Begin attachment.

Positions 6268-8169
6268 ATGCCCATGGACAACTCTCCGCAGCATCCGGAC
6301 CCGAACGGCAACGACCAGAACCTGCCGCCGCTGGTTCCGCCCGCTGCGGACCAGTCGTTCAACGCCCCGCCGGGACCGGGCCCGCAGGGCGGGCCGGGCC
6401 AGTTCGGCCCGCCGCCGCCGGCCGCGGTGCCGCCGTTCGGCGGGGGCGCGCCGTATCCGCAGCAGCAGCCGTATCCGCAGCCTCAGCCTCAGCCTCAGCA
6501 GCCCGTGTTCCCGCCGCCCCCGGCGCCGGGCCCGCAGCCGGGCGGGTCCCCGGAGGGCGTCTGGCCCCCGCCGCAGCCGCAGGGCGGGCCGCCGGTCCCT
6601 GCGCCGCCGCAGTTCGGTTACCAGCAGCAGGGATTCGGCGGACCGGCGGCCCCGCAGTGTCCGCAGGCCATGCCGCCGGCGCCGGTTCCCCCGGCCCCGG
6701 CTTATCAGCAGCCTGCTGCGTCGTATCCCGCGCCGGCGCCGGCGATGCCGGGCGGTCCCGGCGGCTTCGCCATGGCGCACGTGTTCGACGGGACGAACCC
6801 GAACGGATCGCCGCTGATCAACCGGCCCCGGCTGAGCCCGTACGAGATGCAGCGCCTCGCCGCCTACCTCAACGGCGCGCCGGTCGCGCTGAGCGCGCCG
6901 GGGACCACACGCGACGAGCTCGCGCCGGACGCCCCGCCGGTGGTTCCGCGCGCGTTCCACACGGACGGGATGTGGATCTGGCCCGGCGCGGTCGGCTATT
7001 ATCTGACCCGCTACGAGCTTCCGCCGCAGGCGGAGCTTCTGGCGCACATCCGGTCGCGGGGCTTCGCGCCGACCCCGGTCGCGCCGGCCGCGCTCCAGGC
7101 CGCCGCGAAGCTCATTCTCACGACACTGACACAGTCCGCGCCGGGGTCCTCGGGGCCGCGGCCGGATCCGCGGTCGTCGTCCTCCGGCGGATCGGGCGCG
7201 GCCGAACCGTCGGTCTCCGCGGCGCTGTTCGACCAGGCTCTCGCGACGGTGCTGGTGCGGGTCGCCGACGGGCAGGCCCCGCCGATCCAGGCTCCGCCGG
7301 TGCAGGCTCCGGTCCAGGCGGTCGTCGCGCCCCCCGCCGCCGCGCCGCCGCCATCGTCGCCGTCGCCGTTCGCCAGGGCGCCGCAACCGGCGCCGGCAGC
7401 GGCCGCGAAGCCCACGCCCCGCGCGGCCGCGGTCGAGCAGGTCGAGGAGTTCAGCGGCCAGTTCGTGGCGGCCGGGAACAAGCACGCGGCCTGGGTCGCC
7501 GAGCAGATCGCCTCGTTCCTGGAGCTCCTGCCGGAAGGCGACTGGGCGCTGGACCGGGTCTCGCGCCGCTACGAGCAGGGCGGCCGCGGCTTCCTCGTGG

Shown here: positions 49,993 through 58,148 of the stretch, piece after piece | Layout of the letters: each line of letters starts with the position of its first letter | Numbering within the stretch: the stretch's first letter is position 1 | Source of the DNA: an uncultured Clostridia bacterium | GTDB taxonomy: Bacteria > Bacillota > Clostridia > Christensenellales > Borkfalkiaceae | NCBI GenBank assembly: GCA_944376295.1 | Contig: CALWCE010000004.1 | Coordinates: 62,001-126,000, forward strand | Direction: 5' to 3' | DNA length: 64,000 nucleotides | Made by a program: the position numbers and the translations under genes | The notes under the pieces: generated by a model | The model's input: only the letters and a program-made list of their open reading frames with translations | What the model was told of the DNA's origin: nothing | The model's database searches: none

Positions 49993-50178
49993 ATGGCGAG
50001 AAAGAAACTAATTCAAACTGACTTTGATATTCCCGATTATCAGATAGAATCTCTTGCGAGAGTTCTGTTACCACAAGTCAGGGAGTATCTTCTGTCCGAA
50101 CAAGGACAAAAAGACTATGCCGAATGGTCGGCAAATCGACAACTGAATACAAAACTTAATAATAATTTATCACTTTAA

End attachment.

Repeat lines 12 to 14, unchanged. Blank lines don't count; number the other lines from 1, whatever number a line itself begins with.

7201 GCCGAACCGTCGGTCTCCGCGGCGCTGTTCGACCAGGCTCTCGCGACGGTGCTGGTGCGGGTCGCCGACGGGCAGGCCCCGCCGATCCAGGCTCCGCCGG
7301 TGCAGGCTCCGGTCCAGGCGGTCGTCGCGCCCCCCGCCGCCGCGCCGCCGCCATCGTCGCCGTCGCCGTTCGCCAGGGCGCCGCAACCGGCGCCGGCAGC
7401 GGCCGCGAAGCCCACGCCCCGCGCGGCCGCGGTCGAGCAGGTCGAGGAGTTCAGCGGCCAGTTCGTGGCGGCCGGGAACAAGCACGCGGCCTGGGTCGCC